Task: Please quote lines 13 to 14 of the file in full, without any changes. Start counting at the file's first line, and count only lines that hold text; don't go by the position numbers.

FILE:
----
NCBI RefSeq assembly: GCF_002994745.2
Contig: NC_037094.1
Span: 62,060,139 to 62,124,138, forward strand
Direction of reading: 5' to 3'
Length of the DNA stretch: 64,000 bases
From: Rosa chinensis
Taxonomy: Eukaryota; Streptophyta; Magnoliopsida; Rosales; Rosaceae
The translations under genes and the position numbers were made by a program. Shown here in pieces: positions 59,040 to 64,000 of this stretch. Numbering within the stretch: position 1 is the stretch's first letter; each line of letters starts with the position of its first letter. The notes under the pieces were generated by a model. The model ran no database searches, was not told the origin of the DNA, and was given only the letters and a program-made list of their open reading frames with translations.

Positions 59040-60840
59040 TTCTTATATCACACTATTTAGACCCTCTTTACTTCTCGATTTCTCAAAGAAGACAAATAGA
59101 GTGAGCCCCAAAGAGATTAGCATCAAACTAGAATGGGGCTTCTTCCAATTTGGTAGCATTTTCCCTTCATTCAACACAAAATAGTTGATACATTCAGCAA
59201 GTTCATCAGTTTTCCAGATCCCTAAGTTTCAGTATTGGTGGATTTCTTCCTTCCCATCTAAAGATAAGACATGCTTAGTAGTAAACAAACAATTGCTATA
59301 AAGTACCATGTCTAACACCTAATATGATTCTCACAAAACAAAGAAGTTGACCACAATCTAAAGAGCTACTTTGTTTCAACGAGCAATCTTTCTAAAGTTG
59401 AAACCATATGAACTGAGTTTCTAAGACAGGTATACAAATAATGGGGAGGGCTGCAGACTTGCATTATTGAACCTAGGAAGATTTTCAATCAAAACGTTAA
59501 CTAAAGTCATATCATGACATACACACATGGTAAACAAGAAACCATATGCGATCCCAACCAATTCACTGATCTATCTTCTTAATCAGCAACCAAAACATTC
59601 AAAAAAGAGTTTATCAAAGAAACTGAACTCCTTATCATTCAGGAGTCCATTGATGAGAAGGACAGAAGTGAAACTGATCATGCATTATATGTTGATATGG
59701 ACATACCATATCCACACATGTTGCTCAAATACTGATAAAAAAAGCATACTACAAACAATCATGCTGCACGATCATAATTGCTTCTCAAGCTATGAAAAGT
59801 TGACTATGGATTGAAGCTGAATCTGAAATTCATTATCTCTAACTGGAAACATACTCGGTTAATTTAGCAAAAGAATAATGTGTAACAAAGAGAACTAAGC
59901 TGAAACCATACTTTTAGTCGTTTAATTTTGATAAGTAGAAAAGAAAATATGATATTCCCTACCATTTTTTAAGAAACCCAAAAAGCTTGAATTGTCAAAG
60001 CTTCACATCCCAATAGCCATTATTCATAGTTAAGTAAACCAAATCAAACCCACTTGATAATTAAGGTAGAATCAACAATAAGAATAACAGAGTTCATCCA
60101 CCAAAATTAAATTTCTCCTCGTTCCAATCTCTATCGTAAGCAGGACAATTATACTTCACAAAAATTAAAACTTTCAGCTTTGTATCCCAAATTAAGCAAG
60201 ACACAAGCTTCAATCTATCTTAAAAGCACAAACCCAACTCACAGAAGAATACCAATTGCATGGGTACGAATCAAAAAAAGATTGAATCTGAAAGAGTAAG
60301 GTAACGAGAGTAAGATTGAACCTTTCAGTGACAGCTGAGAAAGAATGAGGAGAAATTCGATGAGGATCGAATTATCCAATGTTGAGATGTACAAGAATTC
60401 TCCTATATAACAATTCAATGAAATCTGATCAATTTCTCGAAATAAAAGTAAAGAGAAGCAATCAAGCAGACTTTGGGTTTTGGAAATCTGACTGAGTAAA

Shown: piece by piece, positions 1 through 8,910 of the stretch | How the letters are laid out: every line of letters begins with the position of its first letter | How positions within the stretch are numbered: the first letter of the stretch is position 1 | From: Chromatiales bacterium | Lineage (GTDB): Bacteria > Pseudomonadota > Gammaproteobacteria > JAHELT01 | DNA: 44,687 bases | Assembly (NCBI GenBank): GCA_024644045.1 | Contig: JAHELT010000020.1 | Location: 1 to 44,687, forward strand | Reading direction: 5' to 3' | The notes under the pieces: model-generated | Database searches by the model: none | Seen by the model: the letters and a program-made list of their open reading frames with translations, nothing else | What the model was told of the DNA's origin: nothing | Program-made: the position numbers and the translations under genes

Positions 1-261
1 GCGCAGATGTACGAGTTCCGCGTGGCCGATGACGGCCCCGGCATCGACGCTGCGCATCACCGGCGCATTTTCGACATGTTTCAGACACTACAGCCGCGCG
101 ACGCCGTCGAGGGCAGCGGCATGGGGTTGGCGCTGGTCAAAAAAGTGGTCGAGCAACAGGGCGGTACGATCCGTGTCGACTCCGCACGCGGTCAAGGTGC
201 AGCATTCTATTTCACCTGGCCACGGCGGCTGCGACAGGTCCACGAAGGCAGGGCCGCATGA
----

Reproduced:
59301 AAGTACCATGTCTAACACCTAATATGATTCTCACAAAACAAAGAAGTTGACCACAATCTAAAGAGCTACTTTGTTTCAACGAGCAATCTTTCTAAAGTTG
59401 AAACCATATGAACTGAGTTTCTAAGACAGGTATACAAATAATGGGGAGGGCTGCAGACTTGCATTATTGAACCTAGGAAGATTTTCAATCAAAACGTTAA